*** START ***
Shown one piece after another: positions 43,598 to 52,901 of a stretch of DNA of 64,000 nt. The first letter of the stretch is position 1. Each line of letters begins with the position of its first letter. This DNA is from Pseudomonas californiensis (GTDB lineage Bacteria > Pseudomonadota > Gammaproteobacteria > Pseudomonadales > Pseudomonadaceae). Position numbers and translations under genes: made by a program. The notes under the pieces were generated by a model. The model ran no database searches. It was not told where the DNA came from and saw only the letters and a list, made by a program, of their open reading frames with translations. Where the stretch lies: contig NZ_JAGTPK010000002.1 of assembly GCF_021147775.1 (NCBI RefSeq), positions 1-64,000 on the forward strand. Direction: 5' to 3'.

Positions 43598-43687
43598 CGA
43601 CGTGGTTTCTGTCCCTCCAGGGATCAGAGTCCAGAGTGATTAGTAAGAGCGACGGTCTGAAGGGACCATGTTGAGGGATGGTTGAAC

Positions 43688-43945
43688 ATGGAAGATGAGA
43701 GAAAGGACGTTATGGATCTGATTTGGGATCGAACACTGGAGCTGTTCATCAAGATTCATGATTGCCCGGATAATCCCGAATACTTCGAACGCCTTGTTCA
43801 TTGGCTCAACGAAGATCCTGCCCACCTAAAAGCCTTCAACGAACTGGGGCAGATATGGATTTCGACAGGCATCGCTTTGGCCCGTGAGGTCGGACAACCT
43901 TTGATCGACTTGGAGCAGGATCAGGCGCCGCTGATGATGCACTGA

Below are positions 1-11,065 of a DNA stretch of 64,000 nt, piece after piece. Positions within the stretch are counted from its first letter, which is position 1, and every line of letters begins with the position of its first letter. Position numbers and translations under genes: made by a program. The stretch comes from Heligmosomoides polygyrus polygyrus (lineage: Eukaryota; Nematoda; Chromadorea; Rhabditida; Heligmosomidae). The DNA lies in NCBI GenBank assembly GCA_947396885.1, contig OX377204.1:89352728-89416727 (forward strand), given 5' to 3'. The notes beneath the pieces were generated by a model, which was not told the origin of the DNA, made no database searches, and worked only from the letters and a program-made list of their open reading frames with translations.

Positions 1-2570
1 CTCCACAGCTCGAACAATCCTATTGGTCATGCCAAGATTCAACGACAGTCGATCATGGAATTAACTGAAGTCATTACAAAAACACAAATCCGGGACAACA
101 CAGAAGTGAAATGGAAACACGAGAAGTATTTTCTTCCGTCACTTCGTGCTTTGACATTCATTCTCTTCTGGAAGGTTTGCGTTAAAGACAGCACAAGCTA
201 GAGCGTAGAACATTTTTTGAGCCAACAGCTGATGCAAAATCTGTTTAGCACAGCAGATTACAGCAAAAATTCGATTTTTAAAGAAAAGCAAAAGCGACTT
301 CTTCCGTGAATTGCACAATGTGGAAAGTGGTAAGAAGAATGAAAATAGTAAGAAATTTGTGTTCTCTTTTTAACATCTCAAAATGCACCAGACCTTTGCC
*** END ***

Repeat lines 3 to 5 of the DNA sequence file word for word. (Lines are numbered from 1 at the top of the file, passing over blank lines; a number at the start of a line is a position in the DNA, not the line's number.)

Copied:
43598 CGA
43601 CGTGGTTTCTGTCCCTCCAGGGATCAGAGTCCAGAGTGATTAGTAAGAGCGACGGTCTGAAGGGACCATGTTGAGGGATGGTTGAAC

Positions 43688-43945